Proceedings of the Sixth International Conference on Language Resources and Evaluation (LREC'08)

This paper describes Eksairesis, a system for learning economic domain knowledge automatically from Modern Greek text. The knowledge is in the form of economic terms and the semantic relations that govern them. The entire process in based on the use of minimal language-dependent tools, no external linguistic resources, and merely free, unstructured text. The methodology is thereby easily portable to other domains and other languages. The text is pre-processed with basic morphological annotation, and semantic (named and other) entities are identified using supervised learning techniques. Statistical filtering, i.e. corpora comparison is used to extract domain terms and supervised learning is again employed to detect the semantic relations between pairs of terms. Advanced classification schemata, ensemble learning, and one-sided sampling, are experimented with in order to deal with the noise in the data, which is unavoidable due to the low pre-processing level and the lack of sophisticated resources. An average 68.5% f-score over all the classes is achieved when learning semantic relations. Bearing in mind the use of minimal resources and the highly automated nature of the process, classification performance is very promising, compared to results reported in previous work.

2006

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Dealing with Imbalanced Data using Bayesian Techniques
Manolis Maragoudakis | Katia Kermanidis | Aristogiannis Garbis | Nikos Fakotakis
Proceedings of the Fifth International Conference on Language Resources and Evaluation (LREC’06)

For the present work, we deal with the significant problem of high imbalance in data in binary or multi-class classification problems. We study two different linguistic applications. The former determines whether a syntactic construction (environment) co-occurs with a verb in a natural text corpus consists a subcategorization frame of the verb or not. The latter is called Name Entity Recognition (NER) and it concerns determining whether a noun belongs to a specific Name Entity class. Regarding the subcategorization domain, each environment is encoded as a vector of heterogeneous attributes, where a very high imbalance between positive and negative examples is observed (an imbalance ratio of approximately 1:80). In the NER application, the imbalance between a name entity class and the negative class is even greater (1:120). In order to confront the plethora of negative instances, we suggest a search tactic during training phase that employs Tomek links for reducing unnecessary negative examples from the training set. Regarding the classification mechanism, we argue that Bayesian networks are well suited and we propose a novel network structure which efficiently handles heterogeneous attributes without discretization and is more classification-oriented. Comparing the experimental results with those of other known machine learning algorithms, our methodology performs significantly better in detecting examples of the rare class.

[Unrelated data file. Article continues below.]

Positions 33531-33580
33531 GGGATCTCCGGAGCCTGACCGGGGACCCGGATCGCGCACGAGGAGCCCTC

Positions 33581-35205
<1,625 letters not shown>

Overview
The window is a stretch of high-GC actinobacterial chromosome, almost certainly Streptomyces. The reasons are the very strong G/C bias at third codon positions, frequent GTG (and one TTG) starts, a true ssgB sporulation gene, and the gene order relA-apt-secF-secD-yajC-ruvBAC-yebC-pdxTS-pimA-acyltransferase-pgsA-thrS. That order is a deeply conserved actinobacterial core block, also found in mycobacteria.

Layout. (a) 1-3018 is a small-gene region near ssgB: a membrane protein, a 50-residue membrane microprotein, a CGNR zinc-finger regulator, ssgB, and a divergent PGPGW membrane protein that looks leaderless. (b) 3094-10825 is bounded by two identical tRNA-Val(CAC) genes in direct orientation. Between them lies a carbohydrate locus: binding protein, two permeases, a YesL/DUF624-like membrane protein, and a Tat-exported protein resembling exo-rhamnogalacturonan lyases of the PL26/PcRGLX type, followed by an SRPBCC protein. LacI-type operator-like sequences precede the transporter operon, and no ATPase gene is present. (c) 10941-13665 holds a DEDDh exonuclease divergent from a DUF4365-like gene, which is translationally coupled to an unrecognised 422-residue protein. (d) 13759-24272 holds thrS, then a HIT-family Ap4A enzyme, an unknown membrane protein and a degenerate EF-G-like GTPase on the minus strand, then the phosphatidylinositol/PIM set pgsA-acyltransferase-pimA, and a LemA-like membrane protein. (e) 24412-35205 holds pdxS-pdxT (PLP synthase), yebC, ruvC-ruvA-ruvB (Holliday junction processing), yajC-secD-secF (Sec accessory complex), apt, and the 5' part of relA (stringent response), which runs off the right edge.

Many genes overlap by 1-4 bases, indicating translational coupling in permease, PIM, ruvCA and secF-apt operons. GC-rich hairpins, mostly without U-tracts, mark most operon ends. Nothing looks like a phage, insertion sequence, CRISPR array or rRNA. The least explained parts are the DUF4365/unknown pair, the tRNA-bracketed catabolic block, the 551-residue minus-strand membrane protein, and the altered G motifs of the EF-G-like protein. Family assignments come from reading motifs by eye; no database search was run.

2004

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Learning Greek Verb Complements: Addressing the Class Imbalance
Katia Kermanidis | Manolis Maragoudakis | Nikos Fakotakis | George Kokkinakis
COLING 2004: Proceedings of the 20th International Conference on Computational Linguistics

2002

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Combining Bayesian and Support Vector Machines Learning to automatically complete Syntactical Information for HPSG-like Formalisms
Manolis Maragoudakis | Katia Kermanidis | Nikos Fakotakis | George Kokkinakis
Proceedings of the Third International Conference on Language Resources and Evaluation (LREC’02)

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DELOS: An Automatically Tagged Economic Corpus for Modern Greek
Katia Lida Kermanidis | Nikos Fakotakis | George Kokkinakis
Proceedings of the Third International Conference on Language Resources and Evaluation (LREC’02)